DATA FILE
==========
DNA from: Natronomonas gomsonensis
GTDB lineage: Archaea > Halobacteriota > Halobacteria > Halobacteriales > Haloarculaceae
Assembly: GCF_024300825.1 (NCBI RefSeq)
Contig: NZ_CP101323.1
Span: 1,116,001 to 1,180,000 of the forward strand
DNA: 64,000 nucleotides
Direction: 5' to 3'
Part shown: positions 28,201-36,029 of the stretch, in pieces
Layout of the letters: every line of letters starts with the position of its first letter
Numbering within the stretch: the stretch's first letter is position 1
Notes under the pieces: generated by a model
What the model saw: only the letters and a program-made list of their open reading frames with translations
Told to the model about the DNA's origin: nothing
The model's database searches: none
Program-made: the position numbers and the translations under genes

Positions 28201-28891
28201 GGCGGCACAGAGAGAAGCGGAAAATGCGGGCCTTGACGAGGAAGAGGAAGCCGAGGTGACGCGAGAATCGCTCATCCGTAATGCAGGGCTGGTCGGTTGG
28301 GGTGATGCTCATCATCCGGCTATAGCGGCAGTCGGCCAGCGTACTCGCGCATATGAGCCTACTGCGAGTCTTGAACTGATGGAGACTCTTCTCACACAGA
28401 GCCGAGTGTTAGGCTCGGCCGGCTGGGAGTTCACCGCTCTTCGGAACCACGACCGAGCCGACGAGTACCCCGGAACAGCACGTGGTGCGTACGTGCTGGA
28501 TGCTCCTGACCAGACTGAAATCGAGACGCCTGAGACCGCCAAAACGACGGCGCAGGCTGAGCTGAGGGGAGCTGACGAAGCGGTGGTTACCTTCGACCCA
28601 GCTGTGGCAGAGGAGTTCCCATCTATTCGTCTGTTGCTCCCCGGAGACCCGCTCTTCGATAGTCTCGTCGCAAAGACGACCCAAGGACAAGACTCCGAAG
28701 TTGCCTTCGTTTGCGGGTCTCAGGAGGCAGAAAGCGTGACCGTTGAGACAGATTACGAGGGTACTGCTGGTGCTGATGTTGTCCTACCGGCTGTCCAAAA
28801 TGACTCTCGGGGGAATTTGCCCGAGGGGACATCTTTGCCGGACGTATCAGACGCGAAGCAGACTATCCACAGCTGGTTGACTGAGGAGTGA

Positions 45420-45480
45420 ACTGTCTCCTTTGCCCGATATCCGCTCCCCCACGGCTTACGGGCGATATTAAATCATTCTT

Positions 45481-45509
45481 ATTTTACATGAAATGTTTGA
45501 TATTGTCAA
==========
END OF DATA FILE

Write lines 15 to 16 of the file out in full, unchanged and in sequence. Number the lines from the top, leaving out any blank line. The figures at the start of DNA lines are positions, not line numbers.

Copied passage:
Program-made: the position numbers and the translations under genes

Positions 28201-28891